The Egyptians who fled to Marseille from Egypt after the Napoleonic debacle there  (1801) brought with them a hankering for batarekh, now called boutargue or poutargue in Provençal. Happily, Marseille happened to be a place where they could find batarekh, a caviar-like product made from the pressed and dried roes of grey mullets (Mugil cephalus).…

The Lost Arabs of Marseille: Food, Family, and France

In his  timely Arab France: Islam and the Making of Modern Europe, 1798-1831 (2011), Ian Coller writes of the Arab families associated with Ya'qub Hanna, an Egyptian, a Copt and first non-French general who'd served with  Napoleon Bonaparte in his military campaigns in Egypt. The cover, I believe, was chosen to highlight the idea of…

Fatéma Hal, Queen of Moroccan Cuisine in France

Fatéma Hal, a Moroccan chef with a penchant for busting female stereotypes, cooks traditional Moroccan food at her Parisian restaurant, La Mansouria (11, rue Faidherbe, 11th Arrondissement, Paris), opened in 1984. The restaurant began with only women working there, including Fatéma's mother, the cooking in "the hands of women." Unusual for France, non? One of…

Cooking with Saint-Pierre (John Dory)

As it fell on a holy-day, And vpon an holy-tide-a, Iohn Dory bought him an ambling nag, To Paris for to ride-a.* ~~ Child Ballad #284A: "John Dory" I first met John Dory at the open-air fish market in Rabat, Morocco. He's a solitary soul. Doesn't hang out too much with his own kind. And…

Banania — an Image of French Colonialism?

I will tear down those Banania smiles from the walls of France. ~~ Léopold Sédar Senghor, poet and first president of independent Senegal*   Branding. Such a loaded word, when you consider it. For many Americans it suggests branding cattle and other property, to prove ownership. Very capitalistic, those cowboys, don't you think? In any…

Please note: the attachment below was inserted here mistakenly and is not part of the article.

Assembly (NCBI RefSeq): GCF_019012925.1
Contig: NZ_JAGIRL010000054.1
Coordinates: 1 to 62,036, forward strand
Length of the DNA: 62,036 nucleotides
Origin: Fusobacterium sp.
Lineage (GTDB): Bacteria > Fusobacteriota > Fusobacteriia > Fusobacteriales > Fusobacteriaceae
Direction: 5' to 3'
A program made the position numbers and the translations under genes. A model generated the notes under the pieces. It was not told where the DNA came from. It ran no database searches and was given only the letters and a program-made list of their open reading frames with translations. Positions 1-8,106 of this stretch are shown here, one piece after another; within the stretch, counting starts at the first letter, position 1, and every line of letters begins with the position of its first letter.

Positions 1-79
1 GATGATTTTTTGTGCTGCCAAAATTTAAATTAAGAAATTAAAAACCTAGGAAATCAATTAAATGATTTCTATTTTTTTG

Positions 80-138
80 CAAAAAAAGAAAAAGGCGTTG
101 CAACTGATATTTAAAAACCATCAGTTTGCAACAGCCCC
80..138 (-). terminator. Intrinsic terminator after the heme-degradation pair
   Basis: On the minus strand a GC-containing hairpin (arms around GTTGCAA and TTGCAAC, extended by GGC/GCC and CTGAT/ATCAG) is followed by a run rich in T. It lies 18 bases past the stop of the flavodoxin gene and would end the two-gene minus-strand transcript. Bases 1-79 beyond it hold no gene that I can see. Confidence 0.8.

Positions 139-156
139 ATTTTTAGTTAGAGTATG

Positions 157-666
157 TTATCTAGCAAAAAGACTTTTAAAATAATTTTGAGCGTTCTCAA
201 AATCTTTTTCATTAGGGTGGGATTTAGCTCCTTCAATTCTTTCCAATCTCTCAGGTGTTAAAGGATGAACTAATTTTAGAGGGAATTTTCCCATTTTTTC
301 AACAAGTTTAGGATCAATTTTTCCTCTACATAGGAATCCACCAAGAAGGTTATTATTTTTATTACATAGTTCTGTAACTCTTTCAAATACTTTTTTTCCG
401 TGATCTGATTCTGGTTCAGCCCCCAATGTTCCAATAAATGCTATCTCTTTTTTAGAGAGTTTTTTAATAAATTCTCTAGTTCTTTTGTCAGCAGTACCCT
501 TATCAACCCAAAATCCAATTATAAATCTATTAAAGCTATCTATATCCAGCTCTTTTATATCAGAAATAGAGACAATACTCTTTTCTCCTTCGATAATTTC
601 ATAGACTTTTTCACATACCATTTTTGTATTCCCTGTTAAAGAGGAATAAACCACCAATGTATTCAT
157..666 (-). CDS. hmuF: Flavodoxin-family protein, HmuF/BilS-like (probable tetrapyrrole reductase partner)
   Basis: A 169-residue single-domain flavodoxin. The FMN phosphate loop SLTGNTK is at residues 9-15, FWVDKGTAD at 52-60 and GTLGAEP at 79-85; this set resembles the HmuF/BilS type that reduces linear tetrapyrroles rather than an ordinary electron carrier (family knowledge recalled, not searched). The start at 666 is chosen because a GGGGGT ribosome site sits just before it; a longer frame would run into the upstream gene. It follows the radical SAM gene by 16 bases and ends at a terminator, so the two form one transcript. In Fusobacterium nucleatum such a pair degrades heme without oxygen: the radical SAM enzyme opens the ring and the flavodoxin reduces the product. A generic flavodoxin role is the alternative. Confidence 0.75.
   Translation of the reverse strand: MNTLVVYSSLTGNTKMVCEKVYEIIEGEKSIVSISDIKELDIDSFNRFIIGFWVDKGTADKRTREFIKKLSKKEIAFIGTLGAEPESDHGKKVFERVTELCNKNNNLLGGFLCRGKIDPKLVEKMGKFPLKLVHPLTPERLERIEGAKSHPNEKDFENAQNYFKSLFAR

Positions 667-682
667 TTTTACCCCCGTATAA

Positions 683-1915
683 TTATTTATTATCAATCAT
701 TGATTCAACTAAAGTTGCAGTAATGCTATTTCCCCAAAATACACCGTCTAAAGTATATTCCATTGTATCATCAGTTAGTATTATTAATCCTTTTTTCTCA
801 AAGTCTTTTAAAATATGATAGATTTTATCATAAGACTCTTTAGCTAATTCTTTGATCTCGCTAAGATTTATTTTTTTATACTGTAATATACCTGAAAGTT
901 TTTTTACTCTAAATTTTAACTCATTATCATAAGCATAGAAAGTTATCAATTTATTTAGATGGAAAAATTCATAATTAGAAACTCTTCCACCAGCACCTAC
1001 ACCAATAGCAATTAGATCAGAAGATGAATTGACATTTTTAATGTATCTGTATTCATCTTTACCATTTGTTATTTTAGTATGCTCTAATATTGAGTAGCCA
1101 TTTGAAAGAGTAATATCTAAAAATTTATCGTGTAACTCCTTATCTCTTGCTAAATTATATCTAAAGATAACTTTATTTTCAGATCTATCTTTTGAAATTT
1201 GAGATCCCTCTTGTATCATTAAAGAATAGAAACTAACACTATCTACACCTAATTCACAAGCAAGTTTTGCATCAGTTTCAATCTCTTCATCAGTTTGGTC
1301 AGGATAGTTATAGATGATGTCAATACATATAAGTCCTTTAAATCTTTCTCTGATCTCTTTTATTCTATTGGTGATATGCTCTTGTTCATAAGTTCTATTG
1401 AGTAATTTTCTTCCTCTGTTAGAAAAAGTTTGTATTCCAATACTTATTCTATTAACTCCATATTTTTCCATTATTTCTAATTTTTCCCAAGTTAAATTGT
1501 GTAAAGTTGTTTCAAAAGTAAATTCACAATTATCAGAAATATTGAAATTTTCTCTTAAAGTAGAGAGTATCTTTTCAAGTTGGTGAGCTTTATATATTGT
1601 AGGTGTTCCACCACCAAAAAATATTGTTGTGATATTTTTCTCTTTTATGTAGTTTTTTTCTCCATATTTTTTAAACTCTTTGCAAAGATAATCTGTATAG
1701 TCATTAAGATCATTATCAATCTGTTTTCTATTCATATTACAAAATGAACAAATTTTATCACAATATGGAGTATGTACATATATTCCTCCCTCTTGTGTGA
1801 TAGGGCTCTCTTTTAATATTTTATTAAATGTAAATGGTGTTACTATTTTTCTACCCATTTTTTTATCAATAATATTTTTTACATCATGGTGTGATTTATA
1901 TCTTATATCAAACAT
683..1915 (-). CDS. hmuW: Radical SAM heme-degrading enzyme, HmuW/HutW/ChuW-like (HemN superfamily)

Culinary Diffusion? Yes, in Alain Ducasse’s Kitchens

In a way, it's the French version of "Who Wants to be a Millionaire." World-famous French chef, Alain Ducasse, chose fifteen women from Sarcelles, a suburb of Paris housing mostly poor immigrants mainly from France's former North African colonies. An article in The New York Times tells the whole story, almost a Cinderella saga: 15…

Cabbage and Black-Eyed Peas, Oh My! A New Year’s Tradition in the South

New Year's Day, coming up fast. Planning your menu, are you? There's a good reason to hesitate, to take your time, because there's really only one thing to eat that day. Black-eyed peas, a gift from a part of Africa ruled by the French for a long time. They were there as early as 1659 at St.…

Coconut Groves and Coconut Dreams

"Columbus had no idea, of course, of the almost infinite ramifications of his voyages on the way future people would eat." ‑‑Raymond Sokolov‑‑ Why We Eat What We Eat(1991) Trying to get the meat out of a coconut is like trying to pull a tooth without Novocain, a very painful process. I know---I tried to…

Eating Cat Meat: A Taboo?

One of the most memorable sayings you learn when you first study Spanish is, “Dar/vender gato por liebre,” or to “give or sell a cat instead of a rabbit,” meaning deception. Digging into the history of Spanish cookbooks, you’ll find a famous --- and oft-quoted --- recipe for roast cat in Ruperto de Nola’s* fifteenth-century…